Life is filled with choices and one of the first ones we make is why, when and how we wake up in the morning. The slowest, gentlest awakening allows us to make a gradual shift from our sleeping state to our waking. Waking up at the last possible minute to a screaming alarm, means that the very first encounter that your mind has with the day is being startled into it with panic and demands. It’s not an ideal start.
If we’re tired a lot, rather than going to bed earlier, most people get louder alarms and shock themselves even worse in the morning. This exacerbates the problem when the real answer is to stop paying attention to schedules and days and time and try to pay more attention to how you feel. This doesn’t make you late if you do it right, it makes you flow. You have to have an awful lot of fun in those hours before bed before you’ll equal the life advantages to being well-rested for the entire next day.
Listen to your body when it screams for sleep. Adjust your life accordingly; don’t make it one of the many bricks you voluntarily take on that weight down your day. Even if you’re late, rushing is a compulsion but it’s generally not effective. We get out of our routine and we spend so much time getting mad at ourselves by forgetting things. That’s compounded by our own mapping out the consequences of being late, from traffic, to angry bosses, to the worst parking spot on the lot, that it just leads us to make more and more mistakes, which leads to more angry conversations when in the end the only cure would not be to fix the time but to fix your mindset.
The time you can’t change. Your approach to your day is always yours to choose. Breathe. Again: understand the value of how you start. Take a few moments to appreciate it. Don’t judge it, don’t give it weather or time or any other meaning, just wake. Then take a moment to collect yourself. You can note if you’re late that you’ll need to be efficient, but that’s setting an intention, not generating panic.
We’re not comparing ourselves to being perfect, we’re noting that our day will require us to be sharp, and so setting that tone consciously allows us to be doing what is appropriate rather than rushing to simply meet a schedule with no value placed on the mindset we arrive in. Can you see that harried days happen in your head, while the more focused ones are more of a verb; an action? We need to center ourselves over that action and not the words around the action.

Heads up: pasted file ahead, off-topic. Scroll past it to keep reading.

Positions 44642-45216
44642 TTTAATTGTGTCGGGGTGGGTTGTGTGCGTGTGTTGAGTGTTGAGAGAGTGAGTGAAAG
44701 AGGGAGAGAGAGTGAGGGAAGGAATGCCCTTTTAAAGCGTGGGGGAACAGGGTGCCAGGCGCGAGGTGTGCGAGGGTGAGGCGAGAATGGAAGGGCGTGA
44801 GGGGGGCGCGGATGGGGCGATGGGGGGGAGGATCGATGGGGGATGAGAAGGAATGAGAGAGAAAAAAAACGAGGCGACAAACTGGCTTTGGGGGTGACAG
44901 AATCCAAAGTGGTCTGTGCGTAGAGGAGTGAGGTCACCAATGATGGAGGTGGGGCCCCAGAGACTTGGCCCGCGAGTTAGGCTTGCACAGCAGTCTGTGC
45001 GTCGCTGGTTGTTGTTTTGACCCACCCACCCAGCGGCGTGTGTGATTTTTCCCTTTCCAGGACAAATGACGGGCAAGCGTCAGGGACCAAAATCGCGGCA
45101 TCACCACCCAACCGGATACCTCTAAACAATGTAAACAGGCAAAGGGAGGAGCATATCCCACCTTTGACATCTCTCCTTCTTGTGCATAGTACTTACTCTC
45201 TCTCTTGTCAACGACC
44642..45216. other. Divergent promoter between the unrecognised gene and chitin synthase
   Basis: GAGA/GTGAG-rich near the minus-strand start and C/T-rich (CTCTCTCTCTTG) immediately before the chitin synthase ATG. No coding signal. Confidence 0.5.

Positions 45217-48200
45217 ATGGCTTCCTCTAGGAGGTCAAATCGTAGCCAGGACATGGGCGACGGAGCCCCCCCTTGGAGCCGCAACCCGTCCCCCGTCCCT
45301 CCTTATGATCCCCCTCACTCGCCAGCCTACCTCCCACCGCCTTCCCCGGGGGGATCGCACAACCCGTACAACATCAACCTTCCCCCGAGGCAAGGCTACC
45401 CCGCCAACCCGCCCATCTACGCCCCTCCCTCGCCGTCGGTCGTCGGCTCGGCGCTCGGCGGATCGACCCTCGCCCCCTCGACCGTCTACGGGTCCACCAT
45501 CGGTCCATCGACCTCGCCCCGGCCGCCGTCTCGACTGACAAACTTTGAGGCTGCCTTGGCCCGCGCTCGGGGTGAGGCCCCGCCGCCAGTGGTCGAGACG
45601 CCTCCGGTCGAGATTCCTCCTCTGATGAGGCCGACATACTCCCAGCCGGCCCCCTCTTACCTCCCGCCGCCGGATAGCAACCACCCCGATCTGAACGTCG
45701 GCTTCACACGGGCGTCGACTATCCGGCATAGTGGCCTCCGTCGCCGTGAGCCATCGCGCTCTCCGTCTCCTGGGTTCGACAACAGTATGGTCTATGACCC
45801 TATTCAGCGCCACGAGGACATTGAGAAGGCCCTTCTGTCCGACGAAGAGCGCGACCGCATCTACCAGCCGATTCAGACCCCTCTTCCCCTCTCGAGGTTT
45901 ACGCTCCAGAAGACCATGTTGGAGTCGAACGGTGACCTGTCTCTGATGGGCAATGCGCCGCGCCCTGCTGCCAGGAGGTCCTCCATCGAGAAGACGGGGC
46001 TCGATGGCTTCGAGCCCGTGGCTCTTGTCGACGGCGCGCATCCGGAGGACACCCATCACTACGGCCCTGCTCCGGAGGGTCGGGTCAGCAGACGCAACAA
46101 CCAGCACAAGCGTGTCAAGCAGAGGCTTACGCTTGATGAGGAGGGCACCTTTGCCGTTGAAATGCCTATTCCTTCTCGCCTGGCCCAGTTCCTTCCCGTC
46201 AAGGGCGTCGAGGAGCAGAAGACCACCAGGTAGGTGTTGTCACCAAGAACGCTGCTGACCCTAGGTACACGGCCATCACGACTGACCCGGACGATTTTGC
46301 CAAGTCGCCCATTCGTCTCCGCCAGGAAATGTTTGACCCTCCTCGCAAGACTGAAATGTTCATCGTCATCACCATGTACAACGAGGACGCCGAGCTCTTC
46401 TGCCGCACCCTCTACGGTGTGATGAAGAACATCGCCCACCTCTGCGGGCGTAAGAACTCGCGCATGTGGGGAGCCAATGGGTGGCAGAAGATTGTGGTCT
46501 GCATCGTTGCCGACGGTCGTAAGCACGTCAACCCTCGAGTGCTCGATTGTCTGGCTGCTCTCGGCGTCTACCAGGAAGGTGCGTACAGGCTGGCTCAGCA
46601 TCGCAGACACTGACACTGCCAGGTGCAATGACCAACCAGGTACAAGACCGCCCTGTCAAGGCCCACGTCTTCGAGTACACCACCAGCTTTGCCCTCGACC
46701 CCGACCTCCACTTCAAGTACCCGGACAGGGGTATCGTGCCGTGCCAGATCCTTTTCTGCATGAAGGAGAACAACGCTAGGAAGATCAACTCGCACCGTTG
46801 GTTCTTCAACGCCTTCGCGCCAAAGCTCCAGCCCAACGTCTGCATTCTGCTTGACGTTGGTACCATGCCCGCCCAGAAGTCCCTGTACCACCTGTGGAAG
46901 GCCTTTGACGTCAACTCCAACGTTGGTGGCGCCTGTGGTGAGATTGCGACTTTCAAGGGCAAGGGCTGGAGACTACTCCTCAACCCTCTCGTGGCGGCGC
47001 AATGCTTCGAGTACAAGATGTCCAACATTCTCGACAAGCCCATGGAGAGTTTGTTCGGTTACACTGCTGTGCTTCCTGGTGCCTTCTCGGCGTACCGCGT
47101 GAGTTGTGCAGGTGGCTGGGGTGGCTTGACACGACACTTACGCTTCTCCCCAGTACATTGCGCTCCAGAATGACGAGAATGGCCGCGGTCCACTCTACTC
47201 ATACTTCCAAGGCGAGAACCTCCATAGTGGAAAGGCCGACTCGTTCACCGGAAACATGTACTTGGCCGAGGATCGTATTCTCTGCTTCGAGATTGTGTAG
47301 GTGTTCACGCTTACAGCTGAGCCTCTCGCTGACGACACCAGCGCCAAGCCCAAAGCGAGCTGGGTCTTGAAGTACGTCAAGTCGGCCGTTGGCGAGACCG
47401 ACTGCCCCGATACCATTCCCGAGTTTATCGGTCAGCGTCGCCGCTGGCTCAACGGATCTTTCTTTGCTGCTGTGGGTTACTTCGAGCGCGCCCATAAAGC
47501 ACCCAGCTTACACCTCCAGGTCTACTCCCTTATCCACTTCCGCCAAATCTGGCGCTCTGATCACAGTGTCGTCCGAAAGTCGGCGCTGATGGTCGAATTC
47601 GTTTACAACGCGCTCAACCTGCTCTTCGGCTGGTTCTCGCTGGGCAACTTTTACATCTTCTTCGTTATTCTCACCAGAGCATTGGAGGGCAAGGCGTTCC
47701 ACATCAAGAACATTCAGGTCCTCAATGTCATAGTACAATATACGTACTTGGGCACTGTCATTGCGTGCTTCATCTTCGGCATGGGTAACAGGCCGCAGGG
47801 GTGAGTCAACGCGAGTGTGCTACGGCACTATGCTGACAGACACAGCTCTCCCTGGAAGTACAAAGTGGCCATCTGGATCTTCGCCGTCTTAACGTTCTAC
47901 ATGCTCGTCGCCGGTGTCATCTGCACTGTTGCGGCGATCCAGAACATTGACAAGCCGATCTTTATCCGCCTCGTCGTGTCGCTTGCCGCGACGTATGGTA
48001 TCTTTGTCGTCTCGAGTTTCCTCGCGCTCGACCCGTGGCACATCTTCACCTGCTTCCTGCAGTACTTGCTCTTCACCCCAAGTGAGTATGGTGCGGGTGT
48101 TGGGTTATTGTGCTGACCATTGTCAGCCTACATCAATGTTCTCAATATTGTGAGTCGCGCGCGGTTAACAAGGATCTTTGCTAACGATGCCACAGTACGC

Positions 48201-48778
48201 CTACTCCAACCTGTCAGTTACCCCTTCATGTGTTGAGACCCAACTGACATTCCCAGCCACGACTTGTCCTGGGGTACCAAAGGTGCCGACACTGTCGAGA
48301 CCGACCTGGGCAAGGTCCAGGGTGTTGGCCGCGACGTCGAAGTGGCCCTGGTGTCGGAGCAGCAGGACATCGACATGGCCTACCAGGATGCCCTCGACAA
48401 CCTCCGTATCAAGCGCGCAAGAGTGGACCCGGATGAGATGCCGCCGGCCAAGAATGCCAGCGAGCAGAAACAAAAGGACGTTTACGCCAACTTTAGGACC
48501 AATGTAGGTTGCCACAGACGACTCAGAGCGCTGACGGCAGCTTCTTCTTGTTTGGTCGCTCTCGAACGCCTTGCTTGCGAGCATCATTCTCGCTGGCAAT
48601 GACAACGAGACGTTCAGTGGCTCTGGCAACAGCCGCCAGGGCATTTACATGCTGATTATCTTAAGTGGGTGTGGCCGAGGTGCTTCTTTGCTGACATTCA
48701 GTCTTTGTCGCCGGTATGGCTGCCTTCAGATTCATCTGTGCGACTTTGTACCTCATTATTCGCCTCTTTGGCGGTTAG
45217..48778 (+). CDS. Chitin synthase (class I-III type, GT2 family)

In the end, most people’s lives are bad because they are completely unmanaged. People put far more attention into some trivial thing they purchase than they do toward managing their own days. Too often our lives aren’t coordinated or designed to create a rewarding life, they strictly meet the current tyranny of a clock.
We often still need to be places at specific times to coordinate our efforts with others, but that still leaves us with ample choices about our bedtime, our sleeping arrangements, and how we choose to wake up. Don’t let daily life experiences like that happen by accident and without consideration of how your morning can set the stage for a healthy day. Wake up gently, feel the qualities of a worthwhile day gathering, and when you feel enthusiasm for the day strike, that’s your time to move.
Don’t live out of blind habit. Take a moment in the morning after waking to simply assert to your being. What sort of day do you intend to extract from your daily events? Will you watch for their downsides or their upsides? You can always switch at any moment during your day, but no moment sets the right tone for a day like those first moments after waking. Spend them wisely.
Scott McPherson is an Edmonton-based writer, public speaker, and mindfulness facilitator who works with individuals, companies and non-profit organizations locally and around the world.
Following a serious childhood brain injury Scott McPherson unwittingly spent his entire life meditating on the concepts of thought, consciousness, reality and the self. This made him as strange to others as they were to him. Seeing the self-harm people created with their own overthinking, Scott dedicated part of his life to helping others live with greater awareness. He is currently a writer, speaker and mindfulness instructor based in Edmonton, AB, where he finds it strange to write about himself in the third person.